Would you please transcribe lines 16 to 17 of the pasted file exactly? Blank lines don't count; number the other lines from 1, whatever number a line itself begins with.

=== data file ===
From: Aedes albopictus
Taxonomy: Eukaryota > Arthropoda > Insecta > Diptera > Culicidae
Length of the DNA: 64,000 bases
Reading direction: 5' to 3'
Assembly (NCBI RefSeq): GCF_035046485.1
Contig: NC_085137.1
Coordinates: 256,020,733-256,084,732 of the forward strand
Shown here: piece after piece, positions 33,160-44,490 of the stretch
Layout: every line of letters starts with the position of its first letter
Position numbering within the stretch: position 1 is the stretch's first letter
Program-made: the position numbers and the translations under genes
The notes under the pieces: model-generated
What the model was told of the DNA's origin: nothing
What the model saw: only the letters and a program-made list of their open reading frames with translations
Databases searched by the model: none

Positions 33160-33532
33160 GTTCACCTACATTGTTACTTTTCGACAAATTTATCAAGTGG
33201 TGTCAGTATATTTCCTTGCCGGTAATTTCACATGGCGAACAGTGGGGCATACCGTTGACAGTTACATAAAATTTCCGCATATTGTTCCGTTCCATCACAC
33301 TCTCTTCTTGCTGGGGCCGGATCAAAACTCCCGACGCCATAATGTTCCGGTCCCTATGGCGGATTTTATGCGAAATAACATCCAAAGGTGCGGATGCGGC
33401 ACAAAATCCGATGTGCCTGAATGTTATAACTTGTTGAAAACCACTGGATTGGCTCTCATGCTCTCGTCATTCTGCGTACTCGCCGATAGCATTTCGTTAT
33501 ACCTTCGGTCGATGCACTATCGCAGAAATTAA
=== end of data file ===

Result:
Positions 33160-33532
33160 GTTCACCTACATTGTTACTTTTCGACAAATTTATCAAGTGG